It doesn't help that many people seem to want Microsoft to be IBM. They loathe any attempt by Microsoft to build consumer-oriented products, or to move out of last decade's consumer direction and into the very different arena of mobile personal computing. They yell and scream (over the internet) until Microsoft finally caves in the spirit of "compromise".
Your reasonings are invalid, here's why:
1. Kicking your former customers in the * is no requirement to corner new markets.
The way they have tried to shove metro down the throats is as if they would have tried to make IE an success by not just bundling it, but by booting into fullscreen IE in Windows 98 with no obvious way to get out of it (except keyboard shortcuts), and if you wanted to launch programs you had to type them into the adress bar of Internet Explorer.
Such senseless brute-force tactics will only generate resentment! People who bought Windows PCs expect Windows, W8 just wasn't it (if you want to argue me with on that, you know I can type out a 10 pages post with ease on this issue...)
It's like buying the steak you always are buying and finding out it's made of soya and tastes like coffee, just because the vendor tries to make it big in vegan drinks. Not acceptable. Even if the customer wanted to buy vegan coffee later, he most likely won't chose THAT vendor again after that experience.
And what's with the all the other dick moves, like the completely non-controllable Windows Update in 10, hiding local accounts to ridiculous extends through deceptive tactics.. how does that help to bring in mobile customers? They will chose the automatic options freely anyway, but all this force brings nothing except grievances for the customers who are already on Windows.
Pretty much EVERYTHING they did in the past three-four years was antagonistic against their existing customers, this in turn generates negativity which affects all their line-up.
2. Their vision of "universality" is misguided AND WILL NOT WORK.
The start menu in Windows 10 sucks. Why does it suck? There's absolutely no reason for it to. Why can't they reconstruct the Windows 7 start menu? You get the old start menu, and if you press the maximize-button (tablet-mode) you land on the W8 screen. Problem solved for both user groups.
Freeeware authors do this in their spare time. Yet MS doesn't seem to be able to pull this off. All their "universal" approaches are hillariously bad and terrible, even though the fixes would be laughably simple in most cases. There's no excuse to produce something like Windows 8 or the botched start menu in 10 when hobbyists (classic shell) do better. Seriously, what's up? It seems to be driven by the desire to create an uniform look, but this could be achieved by colors and theming. Killing usability will always backfire.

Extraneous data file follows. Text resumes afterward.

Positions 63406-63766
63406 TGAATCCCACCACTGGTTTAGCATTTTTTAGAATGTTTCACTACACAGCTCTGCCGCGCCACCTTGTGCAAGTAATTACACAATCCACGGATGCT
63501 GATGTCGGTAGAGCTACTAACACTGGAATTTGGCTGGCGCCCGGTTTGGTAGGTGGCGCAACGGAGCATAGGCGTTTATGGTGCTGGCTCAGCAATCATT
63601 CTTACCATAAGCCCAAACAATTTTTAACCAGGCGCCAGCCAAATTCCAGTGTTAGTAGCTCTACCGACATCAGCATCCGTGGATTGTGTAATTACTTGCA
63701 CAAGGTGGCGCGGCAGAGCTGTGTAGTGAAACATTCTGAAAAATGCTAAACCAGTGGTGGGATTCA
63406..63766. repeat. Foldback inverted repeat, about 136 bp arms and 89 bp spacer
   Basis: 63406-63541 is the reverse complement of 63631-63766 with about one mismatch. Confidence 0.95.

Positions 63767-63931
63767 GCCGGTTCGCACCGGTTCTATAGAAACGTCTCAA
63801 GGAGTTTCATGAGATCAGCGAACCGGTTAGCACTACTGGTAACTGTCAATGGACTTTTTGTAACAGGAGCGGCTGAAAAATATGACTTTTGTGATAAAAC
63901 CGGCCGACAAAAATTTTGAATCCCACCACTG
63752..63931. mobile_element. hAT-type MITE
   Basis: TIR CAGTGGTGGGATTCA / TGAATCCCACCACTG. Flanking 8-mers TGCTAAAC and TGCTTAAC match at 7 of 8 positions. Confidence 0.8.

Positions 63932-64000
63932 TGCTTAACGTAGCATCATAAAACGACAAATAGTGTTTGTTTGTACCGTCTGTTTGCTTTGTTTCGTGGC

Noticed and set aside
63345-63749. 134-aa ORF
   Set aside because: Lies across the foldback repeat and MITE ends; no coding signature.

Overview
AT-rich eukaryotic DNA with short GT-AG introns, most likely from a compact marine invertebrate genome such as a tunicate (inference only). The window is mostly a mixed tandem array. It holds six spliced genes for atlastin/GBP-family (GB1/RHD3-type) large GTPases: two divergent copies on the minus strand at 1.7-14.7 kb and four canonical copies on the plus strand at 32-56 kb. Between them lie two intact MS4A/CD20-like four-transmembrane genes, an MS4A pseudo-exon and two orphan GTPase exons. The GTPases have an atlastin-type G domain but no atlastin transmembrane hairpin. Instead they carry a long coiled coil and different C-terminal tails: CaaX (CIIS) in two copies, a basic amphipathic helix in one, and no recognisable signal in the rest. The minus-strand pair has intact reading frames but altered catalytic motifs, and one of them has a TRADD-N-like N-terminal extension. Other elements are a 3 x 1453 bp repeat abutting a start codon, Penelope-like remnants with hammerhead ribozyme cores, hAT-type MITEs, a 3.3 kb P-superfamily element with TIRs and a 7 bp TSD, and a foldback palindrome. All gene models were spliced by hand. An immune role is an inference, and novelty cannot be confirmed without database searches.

Their "Universal Apps" will fail, that's my seer-prediction. And why will it fail? Because Microsoft themselves cannot create applications worth a damn with this approach. Take the calculator or the PDF reader in W10 with their huge buttons and out-of-place appearance. They look that way because these apps need to be run on tablets and desktops at the same time, and these form factors are just NOT the same, one will always get the shaft.
If they can't even tame a simple calculator, then every other app will be botched as well.
This problem happens because there are only two classes of devices in an "universal app": Phones and "PCs". PCs are lumped together with tablets. It would have been simple for the OS to detect tablets (touchscreen + no mouse attached = tablet) but instead of doing the clean separation, they lumped together two entirely different cases into one category (recipe for disaster). By going this way, "apps" will always be full of compromise and look bad on one of the form factors.
3. Shoving metro onto PCs will never work.
You just don't need "apps" on a PC, period. If you look at the apps on Android and iPhone, there are mostly three categories of apps: Website-gateways, mobile-only gimmicks and games.
Mobile-only gimmicks is stuff like barcode scanners, flashlights, augmented reality.. some of these don't even work on tablets that well, on a desktop or laptop they are completely useless.
Website-gateways: The full site on a full-featured browser on a large screen usually works better than these web-slices they put onto smartphones. There were born out of a neccessity due the screen size, not because they are that great.
So, on a PC you just need a browser for the mundane tasks smartphones need apps for (online-banking, buying tickets, light word processing), and for the heavy-duty tasks you have the vast library of powerful Windows applications. Metro/modern/Windows 8 style apps/Windows store apps/universal apps/Windows apps or whatever they are called now will probably never reach the functionality of these applications, given their full-compromise nature by design and their restrictions.
The other category is games, but PC users have Steam for that already. The library is vast, the brand well known and the games and their engines just too entrenched on win32. Especially the AAA engines.
Metro is just useless on the PC. Trying to brute-force their tablets by brute-forcing metro on the desktop was thus a plan just doomed to failure. It could never have worked.